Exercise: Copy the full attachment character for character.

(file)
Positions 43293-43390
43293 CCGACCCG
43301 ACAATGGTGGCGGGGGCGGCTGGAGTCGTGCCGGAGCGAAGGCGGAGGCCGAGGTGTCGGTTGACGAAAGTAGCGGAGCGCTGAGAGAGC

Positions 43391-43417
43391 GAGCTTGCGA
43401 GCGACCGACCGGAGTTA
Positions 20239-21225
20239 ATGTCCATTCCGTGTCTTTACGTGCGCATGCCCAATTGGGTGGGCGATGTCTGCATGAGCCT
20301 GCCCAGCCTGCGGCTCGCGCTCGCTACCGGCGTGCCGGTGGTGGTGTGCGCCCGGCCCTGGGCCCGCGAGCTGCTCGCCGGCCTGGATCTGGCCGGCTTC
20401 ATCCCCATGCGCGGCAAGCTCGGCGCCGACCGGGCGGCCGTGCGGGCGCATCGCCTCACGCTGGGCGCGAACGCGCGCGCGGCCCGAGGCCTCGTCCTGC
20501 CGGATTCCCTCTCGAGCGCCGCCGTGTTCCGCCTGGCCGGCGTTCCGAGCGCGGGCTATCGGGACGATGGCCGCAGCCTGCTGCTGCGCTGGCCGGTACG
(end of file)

Positions 43293-43390
43293 CCGACCCG
43301 ACAATGGTGGCGGGGGCGGCTGGAGTCGTGCCGGAGCGAAGGCGGAGGCCGAGGTGTCGGTTGACGAAAGTAGCGGAGCGCTGAGAGAGC

Positions 43391-43417
43391 GAGCTTGCGA
43401 GCGACCGACCGGAGTTA
Positions 20239-21225
20239 ATGTCCATTCCGTGTCTTTACGTGCGCATGCCCAATTGGGTGGGCGATGTCTGCATGAGCCT
20301 GCCCAGCCTGCGGCTCGCGCTCGCTACCGGCGTGCCGGTGGTGGTGTGCGCCCGGCCCTGGGCCCGCGAGCTGCTCGCCGGCCTGGATCTGGCCGGCTTC
20401 ATCCCCATGCGCGGCAAGCTCGGCGCCGACCGGGCGGCCGTGCGGGCGCATCGCCTCACGCTGGGCGCGAACGCGCGCGCGGCCCGAGGCCTCGTCCTGC
20501 CGGATTCCCTCTCGAGCGCCGCCGTGTTCCGCCTGGCCGGCGTTCCGAGCGCGGGCTATCGGGACGATGGCCGCAGCCTGCTGCTGCGCTGGCCGGTACG